That's a wonderful conundrum.
Would a Buddhist find it acceptable to use the discomfort of another being in order to stay alive?
Well, the monkey was not killed, nor was it physically damaged.
So we are faced with the dilemma about causing mental suffering or some temporary physical pain.
The captivation was probably a cause of anxiety, but the monkey decided to try to grab the bait and the monkey decided to eat the salt. As was shown, the monkey did not appear to even register awareness of being captive while it ate the salt.
After eating the salt, was it torture to deprive the monkey of water?
I think that this stage is crucial as it exhibits deliberately forcing another being to endure suffering for one's own benefit.
Sitting here, I would like to think that I would never cause suffering to another being. However, f I were dying of thirst I would almost certainly act the same way, if I knew that I was likely to find water without lasting harm to the monkey.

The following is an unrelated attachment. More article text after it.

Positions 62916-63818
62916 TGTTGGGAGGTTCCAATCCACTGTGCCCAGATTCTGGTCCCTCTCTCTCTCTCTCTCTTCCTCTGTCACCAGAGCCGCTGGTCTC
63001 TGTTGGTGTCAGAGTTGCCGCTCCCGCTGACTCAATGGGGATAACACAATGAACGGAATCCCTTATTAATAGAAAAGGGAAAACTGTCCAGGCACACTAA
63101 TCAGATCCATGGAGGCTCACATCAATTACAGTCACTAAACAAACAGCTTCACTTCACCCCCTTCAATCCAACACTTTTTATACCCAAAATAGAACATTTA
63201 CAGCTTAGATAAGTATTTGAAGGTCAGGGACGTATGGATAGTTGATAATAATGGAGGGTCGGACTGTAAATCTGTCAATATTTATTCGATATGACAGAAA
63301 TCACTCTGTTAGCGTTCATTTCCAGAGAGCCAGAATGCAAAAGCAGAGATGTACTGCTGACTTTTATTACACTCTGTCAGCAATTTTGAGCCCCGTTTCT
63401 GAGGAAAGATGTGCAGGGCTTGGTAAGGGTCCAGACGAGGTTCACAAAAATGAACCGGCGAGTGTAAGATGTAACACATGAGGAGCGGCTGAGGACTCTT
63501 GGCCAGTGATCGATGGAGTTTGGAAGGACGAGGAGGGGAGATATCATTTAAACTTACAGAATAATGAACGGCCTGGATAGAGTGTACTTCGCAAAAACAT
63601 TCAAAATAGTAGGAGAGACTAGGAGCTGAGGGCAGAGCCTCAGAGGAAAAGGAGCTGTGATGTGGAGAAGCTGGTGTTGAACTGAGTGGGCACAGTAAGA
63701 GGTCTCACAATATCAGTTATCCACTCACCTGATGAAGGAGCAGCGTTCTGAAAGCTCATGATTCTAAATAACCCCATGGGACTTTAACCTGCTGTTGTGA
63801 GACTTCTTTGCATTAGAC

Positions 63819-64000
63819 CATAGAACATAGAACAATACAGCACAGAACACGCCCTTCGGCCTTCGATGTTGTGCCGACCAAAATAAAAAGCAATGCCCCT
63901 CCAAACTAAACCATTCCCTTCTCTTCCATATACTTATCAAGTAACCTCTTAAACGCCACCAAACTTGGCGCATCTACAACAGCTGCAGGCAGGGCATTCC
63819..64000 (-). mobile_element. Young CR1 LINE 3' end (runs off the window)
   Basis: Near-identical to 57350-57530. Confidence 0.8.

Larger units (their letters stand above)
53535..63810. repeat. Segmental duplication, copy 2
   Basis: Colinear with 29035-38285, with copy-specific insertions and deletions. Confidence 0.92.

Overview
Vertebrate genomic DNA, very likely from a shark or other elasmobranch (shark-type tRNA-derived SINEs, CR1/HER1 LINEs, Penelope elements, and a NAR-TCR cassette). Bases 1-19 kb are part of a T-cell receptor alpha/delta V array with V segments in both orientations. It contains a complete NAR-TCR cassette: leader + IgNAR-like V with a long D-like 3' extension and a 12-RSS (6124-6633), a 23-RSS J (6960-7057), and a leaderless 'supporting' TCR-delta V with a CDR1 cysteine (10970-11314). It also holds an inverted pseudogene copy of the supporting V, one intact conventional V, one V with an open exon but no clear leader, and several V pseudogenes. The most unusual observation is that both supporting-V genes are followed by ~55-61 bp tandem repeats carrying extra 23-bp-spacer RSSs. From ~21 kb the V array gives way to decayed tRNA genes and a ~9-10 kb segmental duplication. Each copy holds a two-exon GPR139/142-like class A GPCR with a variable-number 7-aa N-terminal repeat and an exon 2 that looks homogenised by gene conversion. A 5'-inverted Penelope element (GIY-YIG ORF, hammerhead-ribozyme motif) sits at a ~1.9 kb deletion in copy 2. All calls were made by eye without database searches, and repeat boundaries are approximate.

However, does the person in the film need to visit that desert area and hunt to survive? If not, then I place him in a different position from a person who is there through misfortune. Why? Well, if a person knows that he is going there and will use other beings in order to survive, his intention is different. He is then deliberately planning to inflict suffering, whereas someone there through misfortune may be driven to it through desperation.
That's my 'thinking', without delving into Buddhist vows or scripture.